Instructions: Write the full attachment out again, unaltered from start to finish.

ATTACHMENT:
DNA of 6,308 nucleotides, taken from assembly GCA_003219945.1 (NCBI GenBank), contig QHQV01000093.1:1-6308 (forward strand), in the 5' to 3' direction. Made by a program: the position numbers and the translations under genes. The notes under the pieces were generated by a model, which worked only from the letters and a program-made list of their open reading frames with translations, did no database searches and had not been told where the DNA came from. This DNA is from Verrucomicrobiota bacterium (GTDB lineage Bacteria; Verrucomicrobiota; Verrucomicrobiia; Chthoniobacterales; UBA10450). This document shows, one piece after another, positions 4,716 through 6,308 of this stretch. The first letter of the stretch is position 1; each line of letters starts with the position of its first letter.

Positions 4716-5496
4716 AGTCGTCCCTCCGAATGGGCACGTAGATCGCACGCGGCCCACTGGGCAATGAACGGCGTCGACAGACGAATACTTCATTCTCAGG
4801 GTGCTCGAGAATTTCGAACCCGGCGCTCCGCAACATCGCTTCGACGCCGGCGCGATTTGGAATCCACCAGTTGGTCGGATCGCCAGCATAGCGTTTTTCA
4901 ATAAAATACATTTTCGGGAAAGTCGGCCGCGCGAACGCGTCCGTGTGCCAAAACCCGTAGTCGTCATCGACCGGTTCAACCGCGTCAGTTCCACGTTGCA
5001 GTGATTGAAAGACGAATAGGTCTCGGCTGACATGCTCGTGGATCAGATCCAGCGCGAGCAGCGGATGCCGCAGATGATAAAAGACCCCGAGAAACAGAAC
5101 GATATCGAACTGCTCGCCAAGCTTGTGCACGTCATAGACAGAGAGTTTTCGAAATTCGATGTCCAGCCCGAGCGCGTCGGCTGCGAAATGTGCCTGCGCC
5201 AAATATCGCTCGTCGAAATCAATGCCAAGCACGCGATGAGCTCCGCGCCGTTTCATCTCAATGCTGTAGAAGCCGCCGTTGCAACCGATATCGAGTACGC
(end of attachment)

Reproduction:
DNA of 6,308 nucleotides, taken from assembly GCA_003219945.1 (NCBI GenBank), contig QHQV01000093.1:1-6308 (forward strand), in the 5' to 3' direction. Made by a program: the position numbers and the translations under genes. The notes under the pieces were generated by a model, which worked only from the letters and a program-made list of their open reading frames with translations, did no database searches and had not been told where the DNA came from. This DNA is from Verrucomicrobiota bacterium (GTDB lineage Bacteria; Verrucomicrobiota; Verrucomicrobiia; Chthoniobacterales; UBA10450). This document shows, one piece after another, positions 4,716 through 6,308 of this stretch. The first letter of the stretch is position 1; each line of letters starts with the position of its first letter.

Positions 4716-5496
4716 AGTCGTCCCTCCGAATGGGCACGTAGATCGCACGCGGCCCACTGGGCAATGAACGGCGTCGACAGACGAATACTTCATTCTCAGG
4801 GTGCTCGAGAATTTCGAACCCGGCGCTCCGCAACATCGCTTCGACGCCGGCGCGATTTGGAATCCACCAGTTGGTCGGATCGCCAGCATAGCGTTTTTCA
4901 ATAAAATACATTTTCGGGAAAGTCGGCCGCGCGAACGCGTCCGTGTGCCAAAACCCGTAGTCGTCATCGACCGGTTCAACCGCGTCAGTTCCACGTTGCA
5001 GTGATTGAAAGACGAATAGGTCTCGGCTGACATGCTCGTGGATCAGATCCAGCGCGAGCAGCGGATGCCGCAGATGATAAAAGACCCCGAGAAACAGAAC
5101 GATATCGAACTGCTCGCCAAGCTTGTGCACGTCATAGACAGAGAGTTTTCGAAATTCGATGTCCAGCCCGAGCGCGTCGGCTGCGAAATGTGCCTGCGCC
5201 AAATATCGCTCGTCGAAATCAATGCCAAGCACGCGATGAGCTCCGCGCCGTTTCATCTCAATGCTGTAGAAGCCGCCGTTGCAACCGATATCGAGTACGC